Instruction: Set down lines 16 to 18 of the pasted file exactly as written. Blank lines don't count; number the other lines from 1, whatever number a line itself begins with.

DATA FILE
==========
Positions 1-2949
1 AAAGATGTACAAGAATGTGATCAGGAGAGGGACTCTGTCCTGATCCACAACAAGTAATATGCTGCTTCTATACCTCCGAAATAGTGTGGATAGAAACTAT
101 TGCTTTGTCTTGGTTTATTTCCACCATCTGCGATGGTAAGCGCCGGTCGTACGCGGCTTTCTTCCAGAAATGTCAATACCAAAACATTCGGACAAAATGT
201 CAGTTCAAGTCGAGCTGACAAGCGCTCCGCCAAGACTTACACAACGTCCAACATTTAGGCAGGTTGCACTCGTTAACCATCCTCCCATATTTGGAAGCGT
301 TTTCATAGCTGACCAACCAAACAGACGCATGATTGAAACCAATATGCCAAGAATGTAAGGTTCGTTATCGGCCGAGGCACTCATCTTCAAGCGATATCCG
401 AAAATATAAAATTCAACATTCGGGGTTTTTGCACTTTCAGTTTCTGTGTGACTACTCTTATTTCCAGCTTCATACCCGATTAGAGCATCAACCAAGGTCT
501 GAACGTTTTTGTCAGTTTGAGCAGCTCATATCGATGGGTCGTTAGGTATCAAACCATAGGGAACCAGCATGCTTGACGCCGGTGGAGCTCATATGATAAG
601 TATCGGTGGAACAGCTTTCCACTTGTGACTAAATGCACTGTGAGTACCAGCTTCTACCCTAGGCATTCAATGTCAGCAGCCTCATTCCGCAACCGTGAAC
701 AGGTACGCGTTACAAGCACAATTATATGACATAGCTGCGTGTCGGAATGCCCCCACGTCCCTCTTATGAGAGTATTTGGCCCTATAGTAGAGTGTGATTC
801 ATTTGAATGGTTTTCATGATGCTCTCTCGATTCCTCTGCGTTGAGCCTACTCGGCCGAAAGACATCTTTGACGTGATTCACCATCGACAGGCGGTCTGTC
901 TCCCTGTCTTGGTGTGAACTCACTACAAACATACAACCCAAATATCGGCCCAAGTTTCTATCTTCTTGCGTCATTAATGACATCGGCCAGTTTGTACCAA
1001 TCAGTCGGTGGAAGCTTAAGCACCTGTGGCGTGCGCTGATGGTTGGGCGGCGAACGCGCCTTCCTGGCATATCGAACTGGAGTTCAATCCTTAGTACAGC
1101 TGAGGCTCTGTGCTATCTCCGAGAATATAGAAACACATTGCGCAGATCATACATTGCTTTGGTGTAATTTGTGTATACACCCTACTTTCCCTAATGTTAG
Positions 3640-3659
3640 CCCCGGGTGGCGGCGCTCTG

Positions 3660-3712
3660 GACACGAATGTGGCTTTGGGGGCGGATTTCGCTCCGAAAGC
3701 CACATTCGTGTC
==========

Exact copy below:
Positions 3660-3712
3660 GACACGAATGTGGCTTTGGGGGCGGATTTCGCTCCGAAAGC
3701 CACATTCGTGTC